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HOME : Chinese Art : Ming Dynasty : Set of Six Ming Glazed Terracotta Figures and a Horse and Rider
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Set of Six Ming Glazed Terracotta Figures and a Horse and Rider - H.003
Origin: China
Circa: 1368 AD to 1644 AD
Dimensions: 13.5" (34.3cm) high x 3.75" (9.5cm) wide
Collection: Chinese
Medium: Glazed Terracotta


Location: United States
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Description
Upon leading a victorious rebellion against the foreign Mongul rulers of the Yuan Dynasty, a peasant named Zhu Yuanzhang seized control of China and founded the Ming Dynasty in 1368. As emperor, he founded his capital at Nanjing and adopted the name Hongwu as his reign title. Hongwu, literally meaning “vast military,” reflects the increased prestige of the army during the Ming Dynasty. Due to the very realistic threat still posed by the Mongols, Hongwu realized that a strong military was essential to Chinese prosperity. Thus, the orthodox Confucian view that the military was an inferior class to be ruled over by an elite class of scholars was reconsidered. During the Ming Dynasty, China proper was reunited after centuries of foreign incursion and occupation. Ming troops controlled Manchuria, and the Korean Joseon Dynasty respected the authority of the Ming rulers, at least nominally.

Like the founders of the Han Dynasty (206 B.C.- 220 A.D.), Hongwu was extremely suspicious of the educated courtiers that advised him and, fearful that they might attempt to overthrow him, he successfully consolidated control of all aspect of government. The strict authoritarian control Hongwu wielded over the affairs of the country was due in part to the centralized system of government he inherited from the Monguls and largely kept intact. However, Hongwu replaced the Mongul bureaucrats who had ruled the country for nearly a century with native Chinese administrators. He also reinstituted the Confucian examination system that tested would-be civic officials on their knowledge of literature and philosophy. Unlike the Song Dynasty (960-1279 A.D.), which received most of its taxes from mercantile commerce, the Ming economy was based primarily on agriculture, reflecting both the peasant roots of its founder as well as the Confucian belief that trade was ignoble and parasitic.

Culturally, the greatest innovation of the Ming Dynasty was the introduction of the novel. Developed from the folk tales of traditional storytellers, these works were transcribed in the everyday vernacular language of the people. Advances in printmaking and the increasing population of urban dwellers largely contributed to the success of these books. Architecturally, the most famous monument of the Ming Dynasty is surely the complex of temples and palaces known as the Forbidden City that was constructed in Beijing after the third ruler of the Ming Dynasty, Emperor Yongle, moved the capital there. Today, the Forbidded Palace remains one of the hallmarks of traditional Chinese architecture and is one of the most popular tourist destinations in the vast nation.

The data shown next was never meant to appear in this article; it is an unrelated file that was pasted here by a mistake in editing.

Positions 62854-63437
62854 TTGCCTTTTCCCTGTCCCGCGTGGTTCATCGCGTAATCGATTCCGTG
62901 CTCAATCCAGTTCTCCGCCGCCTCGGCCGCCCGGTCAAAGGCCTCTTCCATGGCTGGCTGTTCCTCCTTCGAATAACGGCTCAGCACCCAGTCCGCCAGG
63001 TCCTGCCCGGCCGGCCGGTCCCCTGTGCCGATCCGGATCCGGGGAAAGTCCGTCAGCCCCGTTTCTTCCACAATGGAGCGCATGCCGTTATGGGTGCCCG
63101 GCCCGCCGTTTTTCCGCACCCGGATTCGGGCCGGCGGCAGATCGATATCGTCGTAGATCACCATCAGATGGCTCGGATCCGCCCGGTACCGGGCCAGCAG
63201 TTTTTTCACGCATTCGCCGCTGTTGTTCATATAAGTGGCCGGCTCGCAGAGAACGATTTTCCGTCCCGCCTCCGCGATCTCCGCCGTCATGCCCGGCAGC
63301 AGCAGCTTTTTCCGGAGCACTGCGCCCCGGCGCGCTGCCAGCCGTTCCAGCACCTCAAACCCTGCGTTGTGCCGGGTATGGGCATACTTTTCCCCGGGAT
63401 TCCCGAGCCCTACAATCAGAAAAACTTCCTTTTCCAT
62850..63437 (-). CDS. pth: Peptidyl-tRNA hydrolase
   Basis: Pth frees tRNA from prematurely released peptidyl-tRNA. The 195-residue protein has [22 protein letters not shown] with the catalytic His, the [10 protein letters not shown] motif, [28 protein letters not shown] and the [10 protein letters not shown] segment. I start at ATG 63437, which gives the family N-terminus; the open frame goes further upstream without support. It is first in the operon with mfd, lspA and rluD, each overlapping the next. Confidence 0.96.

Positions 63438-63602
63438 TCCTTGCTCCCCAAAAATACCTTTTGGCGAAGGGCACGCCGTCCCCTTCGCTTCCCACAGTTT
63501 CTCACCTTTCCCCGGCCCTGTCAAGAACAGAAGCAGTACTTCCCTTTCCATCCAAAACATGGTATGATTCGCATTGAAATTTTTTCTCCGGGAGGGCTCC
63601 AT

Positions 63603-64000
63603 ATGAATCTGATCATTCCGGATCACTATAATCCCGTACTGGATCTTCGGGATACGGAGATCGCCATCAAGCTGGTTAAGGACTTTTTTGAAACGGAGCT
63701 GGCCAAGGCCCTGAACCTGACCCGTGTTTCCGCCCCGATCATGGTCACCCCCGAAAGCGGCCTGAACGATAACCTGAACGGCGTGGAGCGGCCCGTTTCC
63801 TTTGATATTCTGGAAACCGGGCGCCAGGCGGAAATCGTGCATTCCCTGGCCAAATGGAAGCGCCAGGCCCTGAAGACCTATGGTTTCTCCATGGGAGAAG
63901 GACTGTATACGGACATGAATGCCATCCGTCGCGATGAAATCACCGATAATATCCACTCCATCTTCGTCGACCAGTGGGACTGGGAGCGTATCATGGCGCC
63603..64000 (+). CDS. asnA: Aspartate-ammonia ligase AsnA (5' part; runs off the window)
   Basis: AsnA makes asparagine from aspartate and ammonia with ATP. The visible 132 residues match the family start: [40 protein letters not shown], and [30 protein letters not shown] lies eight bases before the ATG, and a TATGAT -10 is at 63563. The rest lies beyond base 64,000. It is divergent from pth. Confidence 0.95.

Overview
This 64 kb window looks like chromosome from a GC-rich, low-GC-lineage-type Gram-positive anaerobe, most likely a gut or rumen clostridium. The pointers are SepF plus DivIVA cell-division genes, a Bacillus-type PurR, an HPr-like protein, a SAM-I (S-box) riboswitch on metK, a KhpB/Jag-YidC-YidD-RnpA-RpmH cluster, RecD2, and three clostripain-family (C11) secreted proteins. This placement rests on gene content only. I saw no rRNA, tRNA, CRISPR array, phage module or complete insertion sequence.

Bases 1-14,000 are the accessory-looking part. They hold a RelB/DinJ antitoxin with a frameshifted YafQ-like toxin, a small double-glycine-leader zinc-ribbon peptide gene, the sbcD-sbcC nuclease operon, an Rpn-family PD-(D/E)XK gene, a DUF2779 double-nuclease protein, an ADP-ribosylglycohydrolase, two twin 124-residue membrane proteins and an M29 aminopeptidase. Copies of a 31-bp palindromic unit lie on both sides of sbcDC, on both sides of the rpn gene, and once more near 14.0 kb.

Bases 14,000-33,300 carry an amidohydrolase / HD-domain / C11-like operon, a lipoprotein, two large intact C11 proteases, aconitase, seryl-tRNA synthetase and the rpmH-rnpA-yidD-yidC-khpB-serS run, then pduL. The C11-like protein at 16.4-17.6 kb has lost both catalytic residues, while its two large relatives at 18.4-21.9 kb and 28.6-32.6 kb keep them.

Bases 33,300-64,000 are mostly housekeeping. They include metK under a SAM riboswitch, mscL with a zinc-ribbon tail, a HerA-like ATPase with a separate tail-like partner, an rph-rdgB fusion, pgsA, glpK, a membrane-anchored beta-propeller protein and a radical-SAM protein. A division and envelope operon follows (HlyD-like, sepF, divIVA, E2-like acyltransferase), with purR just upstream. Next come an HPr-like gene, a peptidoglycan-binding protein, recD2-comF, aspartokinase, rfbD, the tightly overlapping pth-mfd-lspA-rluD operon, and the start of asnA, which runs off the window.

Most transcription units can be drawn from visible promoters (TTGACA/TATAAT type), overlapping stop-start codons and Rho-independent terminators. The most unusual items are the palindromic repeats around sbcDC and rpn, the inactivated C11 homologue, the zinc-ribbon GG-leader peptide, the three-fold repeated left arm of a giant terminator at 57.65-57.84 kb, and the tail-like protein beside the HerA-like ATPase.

This group of lead-glazed statuettes is both unique and comical, perhaps depicting a band of travelling entertainers, hermit scholars, or strange mystical servants. Although the exact occupation of these figures is evasive, their farcical features and captivating expressions reveal the artist's skill at creating figures that come to life and delight audiences. Consisting of six standing figures and one seated on horseback, this odd grouping seems to be partaking in a procession. The six standing figures wear emerald green flowing robes with wide sleeves and an amber colored belt with an ornate buckle. The robe reveals their white collars and black boots, and on some figures, a fin-shaped pad seemingly part of the robe is fitted on one shoulder. Perhaps, it served as a prop rest for a shaft or banner pole given that those fitted with it have one armed raised and hand clenched as if shouldering a long slender object. Another figure, with extremely different facial features from the others, stands in a bold stance revealing his clenched fist and bare arm. Behind these men, another men carries a wooden rack on his back. The man on horseback assumes an erect posture, right arm folded in front of his button down jacket. Not only is his clothing significantly different, but his short, incised pointed cap contrasts with the tall conical black caps worn by the men on foot. His horse is short and stocky, but adorned with once colorful trappings that bespeak of its important service to man. Ming statuette art reflects the attempt to restore purely 'Chinese' artistic genres with a healthy injection of Confucian aesthetic, political, and moral standards. Realistic depictions of daily life became popular themes among artists who were often patronized by the court. Under Xuande's reign (1426-35), the art industry flourished, producing many exquisite porcelain and ceramic pieces. This glazed set is a product of the Ming artistic revival and the imagination of artists who prospered as a result. - (H.003)

 

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